3. The whole of the prosecution version finds a mention in the first information report which was got recorded by Shri Jang Bahadur Mehta P. W. 10, Deputy Superintendent of Police, Jagadhri, who organised a raiding party when he received the relevant information from Zile Singh. A ruqa was sent from the spot at 3 p.m. on Aug. 25, 1976 and on its basis the first information report was recorded at police Station, Chhachhrauli, at 4 p.m. the same day.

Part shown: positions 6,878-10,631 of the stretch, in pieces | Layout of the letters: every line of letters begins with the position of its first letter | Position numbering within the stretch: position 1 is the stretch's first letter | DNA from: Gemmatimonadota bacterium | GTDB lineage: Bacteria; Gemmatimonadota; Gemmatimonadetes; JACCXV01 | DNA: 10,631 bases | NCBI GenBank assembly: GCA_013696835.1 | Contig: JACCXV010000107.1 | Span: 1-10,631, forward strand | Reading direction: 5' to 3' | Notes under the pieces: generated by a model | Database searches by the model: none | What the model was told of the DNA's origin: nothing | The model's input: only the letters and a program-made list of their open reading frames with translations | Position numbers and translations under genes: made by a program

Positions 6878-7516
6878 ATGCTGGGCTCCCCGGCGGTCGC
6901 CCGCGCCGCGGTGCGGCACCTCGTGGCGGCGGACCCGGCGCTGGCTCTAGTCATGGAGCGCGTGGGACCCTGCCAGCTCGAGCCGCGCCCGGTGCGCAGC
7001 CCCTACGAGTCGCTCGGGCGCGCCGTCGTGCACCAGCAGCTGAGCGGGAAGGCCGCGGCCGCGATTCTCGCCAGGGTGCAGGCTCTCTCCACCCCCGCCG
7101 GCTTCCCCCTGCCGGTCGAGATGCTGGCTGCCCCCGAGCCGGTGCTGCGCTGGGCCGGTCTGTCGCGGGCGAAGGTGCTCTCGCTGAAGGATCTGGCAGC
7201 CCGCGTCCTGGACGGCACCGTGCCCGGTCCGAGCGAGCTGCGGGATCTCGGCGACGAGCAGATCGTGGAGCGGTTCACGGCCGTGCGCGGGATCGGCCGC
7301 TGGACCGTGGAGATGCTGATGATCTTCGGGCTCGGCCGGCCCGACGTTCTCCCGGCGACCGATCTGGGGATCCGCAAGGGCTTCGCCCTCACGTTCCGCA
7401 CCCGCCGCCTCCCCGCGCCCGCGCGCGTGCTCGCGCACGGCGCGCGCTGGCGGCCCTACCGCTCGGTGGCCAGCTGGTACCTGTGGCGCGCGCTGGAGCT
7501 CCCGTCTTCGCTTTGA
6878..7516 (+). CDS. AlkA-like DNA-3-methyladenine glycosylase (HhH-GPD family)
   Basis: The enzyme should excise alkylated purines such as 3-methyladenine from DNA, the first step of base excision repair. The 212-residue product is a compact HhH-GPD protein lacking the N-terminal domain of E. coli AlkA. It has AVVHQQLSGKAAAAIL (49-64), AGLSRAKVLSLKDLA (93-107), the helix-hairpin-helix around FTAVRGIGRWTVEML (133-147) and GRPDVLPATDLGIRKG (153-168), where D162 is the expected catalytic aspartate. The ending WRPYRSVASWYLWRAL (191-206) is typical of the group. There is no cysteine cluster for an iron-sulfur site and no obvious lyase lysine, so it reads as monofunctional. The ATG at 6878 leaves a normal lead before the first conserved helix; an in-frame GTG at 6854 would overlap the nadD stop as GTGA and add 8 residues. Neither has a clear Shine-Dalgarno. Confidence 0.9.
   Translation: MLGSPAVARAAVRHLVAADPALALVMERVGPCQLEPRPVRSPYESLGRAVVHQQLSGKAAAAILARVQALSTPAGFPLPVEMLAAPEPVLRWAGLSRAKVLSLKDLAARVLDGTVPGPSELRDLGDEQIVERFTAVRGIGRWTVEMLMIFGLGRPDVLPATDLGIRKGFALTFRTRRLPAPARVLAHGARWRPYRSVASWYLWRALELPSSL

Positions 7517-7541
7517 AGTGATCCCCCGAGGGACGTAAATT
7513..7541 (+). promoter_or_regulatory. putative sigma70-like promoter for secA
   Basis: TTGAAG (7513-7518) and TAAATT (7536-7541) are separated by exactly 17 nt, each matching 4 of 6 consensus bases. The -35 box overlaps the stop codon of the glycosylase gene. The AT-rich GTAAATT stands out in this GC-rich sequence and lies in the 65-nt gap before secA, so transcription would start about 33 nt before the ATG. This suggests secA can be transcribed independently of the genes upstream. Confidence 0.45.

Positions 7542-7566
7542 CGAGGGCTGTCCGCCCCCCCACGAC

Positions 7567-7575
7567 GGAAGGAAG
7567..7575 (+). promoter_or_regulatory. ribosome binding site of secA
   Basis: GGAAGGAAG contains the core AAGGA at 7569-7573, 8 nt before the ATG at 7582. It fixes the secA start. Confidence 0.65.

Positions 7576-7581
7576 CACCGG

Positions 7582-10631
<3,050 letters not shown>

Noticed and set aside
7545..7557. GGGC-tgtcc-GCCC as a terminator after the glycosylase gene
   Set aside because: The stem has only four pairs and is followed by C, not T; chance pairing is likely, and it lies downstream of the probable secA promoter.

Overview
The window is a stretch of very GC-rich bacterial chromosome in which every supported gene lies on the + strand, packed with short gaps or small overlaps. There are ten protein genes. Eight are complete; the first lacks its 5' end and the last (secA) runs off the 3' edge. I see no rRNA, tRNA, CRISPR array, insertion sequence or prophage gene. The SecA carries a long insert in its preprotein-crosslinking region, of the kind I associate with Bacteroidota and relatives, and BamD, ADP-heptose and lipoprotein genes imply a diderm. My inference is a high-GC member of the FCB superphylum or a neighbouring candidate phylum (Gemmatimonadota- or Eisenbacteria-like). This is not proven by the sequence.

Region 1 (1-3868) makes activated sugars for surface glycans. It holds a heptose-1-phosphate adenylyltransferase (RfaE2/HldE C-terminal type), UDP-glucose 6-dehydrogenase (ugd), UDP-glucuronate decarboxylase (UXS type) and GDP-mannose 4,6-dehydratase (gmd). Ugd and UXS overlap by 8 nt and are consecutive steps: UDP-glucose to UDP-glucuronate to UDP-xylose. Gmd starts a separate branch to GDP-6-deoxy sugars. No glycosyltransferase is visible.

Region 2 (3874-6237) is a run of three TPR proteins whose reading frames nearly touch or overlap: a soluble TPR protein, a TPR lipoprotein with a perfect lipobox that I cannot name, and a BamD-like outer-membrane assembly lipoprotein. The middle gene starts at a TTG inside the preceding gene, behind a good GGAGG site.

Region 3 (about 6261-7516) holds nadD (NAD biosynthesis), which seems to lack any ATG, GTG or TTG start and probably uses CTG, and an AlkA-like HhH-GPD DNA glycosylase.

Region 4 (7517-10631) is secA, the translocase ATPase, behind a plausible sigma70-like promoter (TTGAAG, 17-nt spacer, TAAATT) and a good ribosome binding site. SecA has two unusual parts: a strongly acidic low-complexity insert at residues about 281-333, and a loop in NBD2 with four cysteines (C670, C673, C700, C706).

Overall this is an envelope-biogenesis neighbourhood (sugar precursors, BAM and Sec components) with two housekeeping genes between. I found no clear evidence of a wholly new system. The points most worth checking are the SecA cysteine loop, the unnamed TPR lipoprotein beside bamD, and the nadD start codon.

4. The prosecution version got proved at the trial can be stated with the help of the evidence as given by Zile Singh P. W. 2 and Shri Jang Bahadur Mehta P. W. 10 at the trial. According to Zile Singh, he at first obtained a copy of the khasra girdawari, Exhibit PD, from the appellant for which he obtained a fee of Rs. 40. When this copy was produced before Shri Inder Sain Channa P. W. 5, a lawyer of Jagadhri. it was learnt by Zile Singh that the proper charges for the supply of the copy were Rs. 4 only. The lawyer asked Zile Singh to bring a copy of the jamabandi for ascertaining the names of all the co-owners in relation to which the suit was required to be filed. Zile Singh then contacted the appellant who agreed on August 24, 1976 to supply the required copy on receiving a sum of Rs. 60 at Chhachhrauli at about 12 noon on the next day. The appellant had a residential house at Chhachhrauli and made it known to Zile Singh that he would be available there along with the relevant record. Zile Singh decided not to pay any bribe to the appellant and for that reason contacted Shri Jang Bahadur Mehta P. W. 10 on August 25, 1976, at about 11 a.m. Zile Singh took along with him Hem Raj P. W. 3 who belonged to his village, They met another person named Sher Singh of a neighbouring village and all three of them went to the Deputy Superintendent of Police together. According to Shri Jang Bahadur Mehta P. W. 10, a written complaint was handed over to him by Zile Singh. He obtained some phenolphthalein powder and sodium chloride and gave this demonstration to Zile Singh that any currency note smeared with the said powder, if washed in a solution of sodium chloride, would turn pink. Zile Singh then produced five currency notes of the total value of Rs. 60 and after applying the powder to them handed them back for being paid as bribe on demand. Shri Jang Bahadur Mehta took along with him Sub-Inspector Kanwal Kishore P. W. 9 and the whole party then went to the Civil Rest House, Chhachhrauli. Two municipal commissioners of that place who were Suraj Kumar P. W. 4 and Devi Dayal were called upon to join the raiding party. By sending somebody to the house of the appellant it was got ascertained that he was there. Zile Singh then narrated this story that Hem Raj P. W. 3 went with him inside the room where the appellant was doing some work. Sher Singh remained outside so as to watch what was happening inside. At the appropriate time he was to give some pre-arranged signal to the police party. After the appellant informed Zile Singh that the copy was ready, the currency notes of the value of Rs. 60 were handed over to him. He took them in his hands and then put them in a pocket of his shirt which he was wearing. After receiving the signal from Sher Singh the police party came there. Shri Jang Bahadur Mehta told about this fact that on seeing him the appellant went into the courtyard where he was overpowered. He was told about the charge against him and then a total sum of Rs. 75 was got recovered from his person and this amount included the tainted money. The hands of the appellant were then got washed in a solution of sodium chloride and the solution which turned pink was preserved in a bottle, Exhibit P10. It was at that stage that a ruqa for the registration of a case was sent.